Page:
Garden birds and the Big Garden Birdwatch

Posted: Thursday 14 January 2010
by Kate Bradbury

With so many people reporting sightings of unusual birds in their gardens I'm struggling to entice anything other than pigeons to my plot.

Garden bird: great titWith so many people reporting sightings of unusual birds in their gardens - and observing some pretty odd behaviour - I'm struggling to entice anything other than pigeons to my plot. I don't know if I should even take part in this year's RSPB Big Garden Birdwatch.

Birds will only visit gardens where they feel safe. The ideal bird-friendly garden has a mixture of trees and shrubs for birds to shelter in, a lawn from which ground-feeding birds can forage for ants and worms, and a wild, grassy area, where birds such as sparrows can hunt for caterpillars and garden pests. A clean bird bath provides them with water to drink and clean their feathers (which enables them to insulate themselves against the cold).

There’s nothing like that in my garden, if I can even call it a garden. There will be soon, but that’s not much use to the birds now. I’ve diligently inspected my feeders for signs of disease, and emptied, cleaned and refilled them when they’ve needed it. But still the birds stayed away.

Then came the cold snap. I took to scattering peanuts, seed, cut apples, cooked pasta, and a small amount of Christmas pudding, biscuits and cake on the ground. Some pigeons turned up, and loved their post-Christmas treat, the neighbours were less excited. But the blue tits and great tits that I watch in the birch trees opposite just viewed my offerings with suspicion.

On twelfth night, my partner and I took down our Christmas tree. It was still green and had most of its needles intact, so we moved it to our bare garden and draped the spent mistletoe and holly berries in the branches. I hoped the tree would offer enough shelter for the birds brave enough to feed from the berries and adjacent feeders. And guess what? It worked. We now have wagtails (which are ground-feeding birds, so are not on the feeders, or the tree), and a lone blue tit. Not much for the Big Garden Birdwatch, but it’s a start.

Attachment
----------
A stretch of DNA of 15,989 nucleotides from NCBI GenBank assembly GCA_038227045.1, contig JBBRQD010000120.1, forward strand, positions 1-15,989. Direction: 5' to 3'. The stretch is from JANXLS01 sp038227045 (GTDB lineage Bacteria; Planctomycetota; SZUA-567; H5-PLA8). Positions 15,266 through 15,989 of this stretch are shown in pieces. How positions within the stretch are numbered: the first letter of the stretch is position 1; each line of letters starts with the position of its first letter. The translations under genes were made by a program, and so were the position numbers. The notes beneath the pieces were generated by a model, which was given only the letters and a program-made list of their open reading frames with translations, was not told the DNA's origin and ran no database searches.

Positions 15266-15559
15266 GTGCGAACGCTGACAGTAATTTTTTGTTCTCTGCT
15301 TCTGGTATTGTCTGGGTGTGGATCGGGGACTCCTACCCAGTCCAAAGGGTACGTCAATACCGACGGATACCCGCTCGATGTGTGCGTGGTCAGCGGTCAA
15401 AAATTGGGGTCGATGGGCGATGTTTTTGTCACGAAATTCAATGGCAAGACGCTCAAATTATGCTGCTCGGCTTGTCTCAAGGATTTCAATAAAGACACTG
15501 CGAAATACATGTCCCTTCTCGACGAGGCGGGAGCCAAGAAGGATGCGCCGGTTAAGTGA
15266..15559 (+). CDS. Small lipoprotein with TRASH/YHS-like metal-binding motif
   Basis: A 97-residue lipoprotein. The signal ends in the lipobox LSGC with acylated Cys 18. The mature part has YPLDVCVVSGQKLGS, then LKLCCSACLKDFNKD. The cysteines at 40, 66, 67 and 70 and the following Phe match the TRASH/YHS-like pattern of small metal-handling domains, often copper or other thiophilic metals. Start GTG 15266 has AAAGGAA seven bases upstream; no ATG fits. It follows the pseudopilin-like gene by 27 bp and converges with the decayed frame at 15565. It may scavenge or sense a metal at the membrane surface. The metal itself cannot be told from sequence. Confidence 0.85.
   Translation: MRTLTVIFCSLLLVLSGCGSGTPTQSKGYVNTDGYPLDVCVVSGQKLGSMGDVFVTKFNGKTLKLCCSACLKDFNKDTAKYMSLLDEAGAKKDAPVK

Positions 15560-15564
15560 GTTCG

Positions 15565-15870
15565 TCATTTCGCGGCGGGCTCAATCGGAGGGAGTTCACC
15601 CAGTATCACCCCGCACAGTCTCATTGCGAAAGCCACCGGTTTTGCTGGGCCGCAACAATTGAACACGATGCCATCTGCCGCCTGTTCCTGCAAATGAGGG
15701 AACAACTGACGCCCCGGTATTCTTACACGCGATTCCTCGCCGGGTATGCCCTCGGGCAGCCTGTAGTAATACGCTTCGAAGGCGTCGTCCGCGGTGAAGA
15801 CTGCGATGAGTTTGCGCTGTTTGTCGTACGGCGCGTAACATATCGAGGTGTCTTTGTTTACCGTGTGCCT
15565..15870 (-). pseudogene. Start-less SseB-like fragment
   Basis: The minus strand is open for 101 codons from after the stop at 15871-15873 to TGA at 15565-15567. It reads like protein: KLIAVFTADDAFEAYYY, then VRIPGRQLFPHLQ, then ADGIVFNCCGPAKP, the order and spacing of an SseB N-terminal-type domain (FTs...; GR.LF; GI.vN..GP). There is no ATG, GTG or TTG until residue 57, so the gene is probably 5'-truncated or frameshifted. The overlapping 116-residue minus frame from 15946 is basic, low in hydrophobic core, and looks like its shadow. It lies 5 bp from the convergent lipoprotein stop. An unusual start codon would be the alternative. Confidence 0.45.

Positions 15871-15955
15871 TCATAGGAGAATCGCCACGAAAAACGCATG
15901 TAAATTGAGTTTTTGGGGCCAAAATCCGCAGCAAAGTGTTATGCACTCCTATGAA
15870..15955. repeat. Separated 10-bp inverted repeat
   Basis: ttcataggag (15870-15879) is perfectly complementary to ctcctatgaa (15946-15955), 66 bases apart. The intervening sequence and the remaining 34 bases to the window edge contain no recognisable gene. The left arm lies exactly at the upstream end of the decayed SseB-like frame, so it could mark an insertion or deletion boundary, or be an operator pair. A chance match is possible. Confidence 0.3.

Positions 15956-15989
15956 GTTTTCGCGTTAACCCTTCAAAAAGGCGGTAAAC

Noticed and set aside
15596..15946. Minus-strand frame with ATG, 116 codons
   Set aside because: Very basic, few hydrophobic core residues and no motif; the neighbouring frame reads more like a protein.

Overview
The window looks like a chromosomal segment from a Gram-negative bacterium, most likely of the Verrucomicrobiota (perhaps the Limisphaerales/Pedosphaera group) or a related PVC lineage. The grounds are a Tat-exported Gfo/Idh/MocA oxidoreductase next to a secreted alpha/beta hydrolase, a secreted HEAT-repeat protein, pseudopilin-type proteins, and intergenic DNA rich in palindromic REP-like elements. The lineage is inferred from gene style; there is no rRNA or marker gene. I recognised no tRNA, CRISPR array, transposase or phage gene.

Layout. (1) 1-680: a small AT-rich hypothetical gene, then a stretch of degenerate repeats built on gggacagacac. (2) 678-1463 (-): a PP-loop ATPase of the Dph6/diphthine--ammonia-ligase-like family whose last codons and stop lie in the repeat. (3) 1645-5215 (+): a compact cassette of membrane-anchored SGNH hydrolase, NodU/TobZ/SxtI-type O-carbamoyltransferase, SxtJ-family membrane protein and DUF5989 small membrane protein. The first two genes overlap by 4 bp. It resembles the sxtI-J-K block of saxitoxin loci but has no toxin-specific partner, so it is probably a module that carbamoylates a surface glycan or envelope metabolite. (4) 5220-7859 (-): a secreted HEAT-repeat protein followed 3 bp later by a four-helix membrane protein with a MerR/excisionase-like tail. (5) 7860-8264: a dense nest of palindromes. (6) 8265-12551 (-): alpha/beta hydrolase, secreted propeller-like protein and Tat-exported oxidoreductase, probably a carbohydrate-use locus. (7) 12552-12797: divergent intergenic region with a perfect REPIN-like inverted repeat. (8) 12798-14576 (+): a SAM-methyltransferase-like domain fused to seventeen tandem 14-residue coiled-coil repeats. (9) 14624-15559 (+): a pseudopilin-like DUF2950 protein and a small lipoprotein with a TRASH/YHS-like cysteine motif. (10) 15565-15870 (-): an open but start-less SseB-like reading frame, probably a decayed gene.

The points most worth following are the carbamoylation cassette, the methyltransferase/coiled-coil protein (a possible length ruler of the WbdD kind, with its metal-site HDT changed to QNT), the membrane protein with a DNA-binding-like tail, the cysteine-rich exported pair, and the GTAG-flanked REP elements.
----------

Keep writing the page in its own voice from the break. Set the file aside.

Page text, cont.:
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Gardeners' World Web User 14/01/2010 at 19:38

W Sheffield Great decrease in small birds Even in snow birds dont seem to want to visit bird feeders

Gardeners' World Web User 14/01/2010 at 20:21

During the worst of the weather I did not get so many birds, now, still snowy I have blue tits, coal tits,goldfinches, long-tailed tits, pigeons, chaffinches, thrush,fieldfare, siskins, woodpeckers, robins. My neighbour had a goldcrest and a friend sent me lovely photos of a woodcock in her snowy garden.Margaret, Cardross

Gardeners' World Web User 14/01/2010 at 21:39

I answered the call to feed the birds and went and bought three different feeders for peanuts, seed and fatballs. I trudged through the snow at the end of the garden and hung them out, two from the top of the arbour and another from the apple tree and waited for 3 days. NOTHING! So, very disappointed, I put out apple, orange, oats and a bit of pork fat I had, plus a container with water, on a tray which I put up on the top of the arbour. NOTHING! Meanwhile, my neighbour has dozens of little birds around his one, tiny, little feeder. I'm upset - where have I gone wrong? The garden has trees, grass, shrubs - what else can I do to lure the birds to my feeders?

Gardeners' World Web User 14/01/2010 at 22:40

I have kept up with replenishing my bird feeders and tables. Both hanging feeders and ground tables. I have always put suet granules out as well as different seed mixtures and suet blocks. I have a family of squirrels which visit but I found if I put some peanuts high up on a tree away from the other feeders it gives the small birds a chance. Over this terrible cold weather I have had more birds than ever. 5 x robins feeding together, which is not usual as they normally fight each other off. 10 x Blue Tits, then various, Great Tits, Coal Tits, Long Tailed Tits. I have a visiting Black Cap for the first time, a Song Thrush the first for ages, a Wren, Blackbirds, Green Finches, Chaffinches, a Bull Finch, then various, Pigeons, Mapgpies and a few Crows. I count myself lucky to see so many species so close to the house, and it is a struggle to get any work done when I have such a wonderful display. I have kept the bird baths free from ice every day and cleaned them thoroughly, as the birds still need their drink, and to clean their plummage to keep it in good condition. I put warm water in the baths which went down so well it looked like the local bird swimming baths.

Gardeners' World Web User 14/01/2010 at 23:33

I was delighted to see a mistle thrush in my garden until I watched it chase all the ground-feeders away. It's been feasting on apples but won't let the blackbirds near. I've had blue tits; great tits (& even long-tailed tits - not seen before) but hadn't seen the usual gold finches around until I saw just one today. Sun flower hearts are most popular in the feeders.

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